At this "I did everything I could do" moment, I finally gave up on Truman, just as he comes to give up on himself. As the execution draws nearer and the ending of the book presents itself, Truman realizes he has become a cold and manipulative ass, and this realization cripples him as writer... Writers are supposed to empathize, above all else, and Truman proves he isn't capable of empathy. Since the goal of a biopic is to enter the mind of its subject, I thought it was appropriate that we couldn't really empathize with Truman and his final decisions. At least I thought all of this was what Futterman was trying to communicate. I could be wrong. I certainly had other problems with the film though...

frank's wild lunch said...

All good points.

I certainly don't think Truman was lying in any kind of calculated fashion, as he does so often in various other scenes in the film. But what he says isn't truthful...it may be a mollifying lie, an attempt to offer some kind of final gesture to the men, or an attempt to release himself from the burden of their deaths, but it's still a lie. As a result his behavior in the scene struck me as more pathetic than tragic, which is one of the reasons why pitching this film as some kind of great tragedy seems wrong somehow. The other reason is the whole "lack of empathy" issue, which seems a major flaw. I just don't feel like the character that was presented deserved the classical treatment.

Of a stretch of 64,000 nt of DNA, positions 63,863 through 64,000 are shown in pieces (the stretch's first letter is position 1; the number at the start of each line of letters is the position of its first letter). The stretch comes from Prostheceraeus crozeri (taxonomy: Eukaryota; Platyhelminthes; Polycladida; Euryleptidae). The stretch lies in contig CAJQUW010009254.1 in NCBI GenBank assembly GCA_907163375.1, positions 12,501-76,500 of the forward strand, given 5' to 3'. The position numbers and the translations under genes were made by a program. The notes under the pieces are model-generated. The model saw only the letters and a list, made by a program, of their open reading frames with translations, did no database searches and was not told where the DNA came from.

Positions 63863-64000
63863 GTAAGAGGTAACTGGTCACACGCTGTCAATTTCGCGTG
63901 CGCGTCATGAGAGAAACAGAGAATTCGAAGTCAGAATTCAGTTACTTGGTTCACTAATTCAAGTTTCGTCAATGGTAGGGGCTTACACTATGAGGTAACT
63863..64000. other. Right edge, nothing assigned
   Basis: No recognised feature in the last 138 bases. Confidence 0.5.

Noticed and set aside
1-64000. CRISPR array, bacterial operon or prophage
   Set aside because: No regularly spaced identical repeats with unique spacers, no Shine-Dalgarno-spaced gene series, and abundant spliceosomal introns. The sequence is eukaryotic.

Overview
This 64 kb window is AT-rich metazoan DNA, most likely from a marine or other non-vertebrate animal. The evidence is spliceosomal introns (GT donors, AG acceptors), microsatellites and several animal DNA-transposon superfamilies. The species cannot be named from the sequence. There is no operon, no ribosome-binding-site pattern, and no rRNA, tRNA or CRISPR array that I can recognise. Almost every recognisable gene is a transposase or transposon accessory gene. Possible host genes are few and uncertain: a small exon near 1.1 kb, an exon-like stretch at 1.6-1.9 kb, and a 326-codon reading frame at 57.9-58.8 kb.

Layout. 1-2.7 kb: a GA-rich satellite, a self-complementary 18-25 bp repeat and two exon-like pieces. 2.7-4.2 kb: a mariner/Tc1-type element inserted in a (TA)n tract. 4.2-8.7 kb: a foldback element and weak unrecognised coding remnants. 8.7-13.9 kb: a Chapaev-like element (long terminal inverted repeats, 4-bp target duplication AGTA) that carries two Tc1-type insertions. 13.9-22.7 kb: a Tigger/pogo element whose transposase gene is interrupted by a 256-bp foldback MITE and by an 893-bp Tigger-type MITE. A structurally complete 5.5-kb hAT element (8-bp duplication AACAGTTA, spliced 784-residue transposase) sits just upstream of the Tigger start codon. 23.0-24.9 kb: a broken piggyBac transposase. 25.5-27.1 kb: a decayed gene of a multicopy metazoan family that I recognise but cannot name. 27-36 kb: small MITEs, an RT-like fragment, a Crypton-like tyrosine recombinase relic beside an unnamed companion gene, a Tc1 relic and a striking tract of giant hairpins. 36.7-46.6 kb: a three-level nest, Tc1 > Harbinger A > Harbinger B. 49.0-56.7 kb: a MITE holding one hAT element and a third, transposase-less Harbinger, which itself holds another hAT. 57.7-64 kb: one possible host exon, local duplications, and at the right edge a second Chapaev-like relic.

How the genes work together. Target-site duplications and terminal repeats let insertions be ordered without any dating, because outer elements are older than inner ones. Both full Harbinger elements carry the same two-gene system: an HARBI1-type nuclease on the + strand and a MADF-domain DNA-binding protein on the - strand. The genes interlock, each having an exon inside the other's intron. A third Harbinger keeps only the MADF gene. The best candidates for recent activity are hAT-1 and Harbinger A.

sallie said...

Ah, I see, I see... I knew so little about Capote going into it (I hadn't read the biographies, etc, or even the reviews of the film). Since I saw it I've read more about him, and it does seem like he was short-changed. I can still make an argument for the film itself, but as far as the real Capote goes, it seems like something is a little rotten. Maybe Have you Heard? will be a better portrayal.

And yes, btw, Harper Lee was definitely underwritten. And I don't think that having given her more meat would have taken away from Truman's story, which is I bet what the argument was when they cut her scenes down (if she ever had them).